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Thrower's Ten for Aerialists and Polers

There are now three posts about the Thrower's Ten on this blog, but I promised I would write a post on the actual Thrower's Ten PT moves that I use for injury prevention in aerial arts and pole. The Thrower's Ten is a series of physical therapy rehab moves that strengthen and stretch the shoulder girdle. The moves were developed to rehab athletes coming from throwing sports like baseball or racquet sports like tennis. For pole and aerial arts we can use this series to help strengthen some of the less-developed muscles of the shoulders and prevent injury.

As discussed in previous posts about the Thrower's Ten (Part 1, Part 2 and Part 3) aerialists and polers tend to get overdeveloped in the lats and pecs and underdeveloped in the shoulders and upper and middle back muscles like the rhomboids and traps. The Thrower's Ten focuses on full range of motion for the average person potentially doing repeat movement in the shoulders where one might get imbalances that lead to injury.

It's not bad to do all the moves in the Thrower's Ten, but if you are frequently doing aerial or pole, you may want to leave out certain moves that work muscle groups that we are already working on the pole or apparatus, mainly the pectorals and lats.

Here is the other big thing, in aerial and pole we are doing a pull-up movement most of the time. This means we are contracting the muscles to lift the body and often we are not counter-balancing this by lifting upward. All of the Thrower's Ten moves I have included do not work the downward engagement of the back and shoulder. These moves are hand selected specifically for aerialists and polers and focus on upward lift and balance for aerial arts and pole.

External Rotation with 90 degree Abduction

Ok first of all, my wrist should not be broken downward like that. I don't know what I was doing, that is basic weight lifting form gone awry. Keep your wrist in alignment with your elbow and forearm. The elbow is bent at 90 and lifted to the side (Abduction) lining up with the shoulder. Rotate the arm upward keeping the 90-degree angle. Begin with two sets of 10-12 reps and work to three sets. I recommend a cable pull machine, but you can do light hand weights or a band.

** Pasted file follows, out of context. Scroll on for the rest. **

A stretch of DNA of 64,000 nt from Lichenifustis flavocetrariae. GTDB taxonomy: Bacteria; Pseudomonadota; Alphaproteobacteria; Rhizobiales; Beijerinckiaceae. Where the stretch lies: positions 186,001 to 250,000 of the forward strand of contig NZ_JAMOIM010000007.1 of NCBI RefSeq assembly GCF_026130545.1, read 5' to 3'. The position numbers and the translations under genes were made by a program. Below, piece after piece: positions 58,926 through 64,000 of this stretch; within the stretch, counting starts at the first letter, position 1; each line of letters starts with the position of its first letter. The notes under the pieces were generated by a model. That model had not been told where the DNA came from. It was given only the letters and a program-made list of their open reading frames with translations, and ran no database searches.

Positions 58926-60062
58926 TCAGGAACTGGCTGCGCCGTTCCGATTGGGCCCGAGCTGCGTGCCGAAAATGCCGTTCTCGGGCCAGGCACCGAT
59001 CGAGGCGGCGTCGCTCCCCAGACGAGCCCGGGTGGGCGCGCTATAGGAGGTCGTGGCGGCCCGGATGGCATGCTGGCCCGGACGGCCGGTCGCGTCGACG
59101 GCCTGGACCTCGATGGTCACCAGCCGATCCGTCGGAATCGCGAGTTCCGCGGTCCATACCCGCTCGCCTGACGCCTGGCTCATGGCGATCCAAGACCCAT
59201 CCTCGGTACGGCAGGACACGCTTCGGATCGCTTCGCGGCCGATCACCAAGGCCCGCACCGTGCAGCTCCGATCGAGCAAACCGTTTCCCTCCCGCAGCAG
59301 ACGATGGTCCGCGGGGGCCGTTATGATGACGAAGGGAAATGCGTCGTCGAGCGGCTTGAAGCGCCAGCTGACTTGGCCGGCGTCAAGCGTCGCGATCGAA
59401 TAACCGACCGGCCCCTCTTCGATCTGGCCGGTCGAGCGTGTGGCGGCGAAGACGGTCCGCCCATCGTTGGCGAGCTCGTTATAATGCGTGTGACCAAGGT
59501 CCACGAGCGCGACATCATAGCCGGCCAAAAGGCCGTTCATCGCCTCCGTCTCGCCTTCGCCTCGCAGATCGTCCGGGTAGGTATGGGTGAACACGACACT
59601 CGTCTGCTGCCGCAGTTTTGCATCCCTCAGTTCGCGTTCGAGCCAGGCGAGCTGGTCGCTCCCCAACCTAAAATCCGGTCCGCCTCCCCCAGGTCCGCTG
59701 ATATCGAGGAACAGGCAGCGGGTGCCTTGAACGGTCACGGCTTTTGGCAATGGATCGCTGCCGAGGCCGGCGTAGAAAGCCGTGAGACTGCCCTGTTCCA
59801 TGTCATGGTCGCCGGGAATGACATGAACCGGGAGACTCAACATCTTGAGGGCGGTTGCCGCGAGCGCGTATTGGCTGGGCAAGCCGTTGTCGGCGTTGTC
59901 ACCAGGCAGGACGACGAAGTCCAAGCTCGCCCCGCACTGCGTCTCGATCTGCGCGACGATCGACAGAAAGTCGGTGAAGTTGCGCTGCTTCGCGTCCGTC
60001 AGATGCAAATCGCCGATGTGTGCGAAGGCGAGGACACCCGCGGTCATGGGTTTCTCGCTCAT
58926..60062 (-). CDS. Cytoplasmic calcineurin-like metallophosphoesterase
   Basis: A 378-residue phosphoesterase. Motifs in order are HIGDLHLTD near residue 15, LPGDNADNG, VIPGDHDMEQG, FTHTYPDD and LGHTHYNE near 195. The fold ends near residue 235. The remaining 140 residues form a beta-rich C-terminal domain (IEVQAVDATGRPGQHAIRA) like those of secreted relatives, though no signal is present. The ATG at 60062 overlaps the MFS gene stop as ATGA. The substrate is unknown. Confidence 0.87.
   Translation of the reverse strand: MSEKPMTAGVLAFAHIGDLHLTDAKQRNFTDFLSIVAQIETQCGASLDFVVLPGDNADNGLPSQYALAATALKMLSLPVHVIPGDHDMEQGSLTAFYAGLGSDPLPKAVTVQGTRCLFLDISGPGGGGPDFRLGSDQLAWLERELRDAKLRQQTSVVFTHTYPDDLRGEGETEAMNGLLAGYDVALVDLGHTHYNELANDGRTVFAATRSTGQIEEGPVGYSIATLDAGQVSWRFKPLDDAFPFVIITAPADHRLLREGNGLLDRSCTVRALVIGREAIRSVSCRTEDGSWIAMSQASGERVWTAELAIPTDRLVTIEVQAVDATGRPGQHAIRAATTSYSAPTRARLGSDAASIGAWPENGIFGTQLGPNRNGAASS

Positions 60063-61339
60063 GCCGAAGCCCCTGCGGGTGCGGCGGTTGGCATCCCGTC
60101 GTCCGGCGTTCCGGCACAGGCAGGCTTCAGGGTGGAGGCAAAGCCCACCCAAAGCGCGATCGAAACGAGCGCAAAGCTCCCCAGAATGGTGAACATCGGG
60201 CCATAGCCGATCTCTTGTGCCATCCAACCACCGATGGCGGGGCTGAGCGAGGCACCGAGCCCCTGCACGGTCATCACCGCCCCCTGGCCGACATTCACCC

External Rotation at 0-Degree Abduction

Use a cable, band or light weight for this exercise. Keep the moving arm glued next to the side of the body and lift the forearm up to horizontal with the floor. Rotate the arm outward away from the body working into the front and middle delts. Keep the elbow level and close to the body. Work up to three sets of 12.

Shoulder Abduction to 90 degrees

Lift the arm out to the side of the body slowly, hold for 2 seconds at the top and lower down with control. You do not need to lift the arm any higher then the shoulder. Watch the traps and shoulders are not creeping up toward the ears. Begin with two sets of 10-12 reps, work up to three sets.

Scaption, Internal Rotation

Keep the thumbs up; once again I was not paying attention in this series of photos. Raise the arm straight out from the shoulder to the front side of the body. Hold at shoulder height and slowly lower down. Begin with two sets of 10-12 reps, then work up to three sets.

Prone Rowing

This exercise can be done with a weight bench or in tabletop position. Begin in a prone position with the working arm hanging by your side. Row, by bending the elbow and focus on engaging the rhomboids, lower and upper traps. Pull the scapula toward the spine and also release the shoulder away from the ears. This should be felt in the meat between the scapula and the spine and right below the scapula in the lower trap. Rows are crucial balancing exercises for aerialists and polers. Always do your rows. Begin with 2 sets of 10 -12 reps, work up to 3 sets.

Tricep Overhead Extension

This is another move that is less functional for aerialists and polers. We tend to already have quite a bit of tricep activation happening in our workouts and training. The triceps do get worked less then the biceps, as they are backside muscles. I do some sort of tricep work in workouts outside of aerial, but it's not a crucial as the first two sets of Thrower's Ten exercises. Make sure the core is engaged and the knees are not locked. Keep the shoulders out of the ears, lift one weight overhead. Align the elbow and shoulder and use the non-working arm to stabilize. Extend the arm upward working the tricep. Begin with 2 sets of 10

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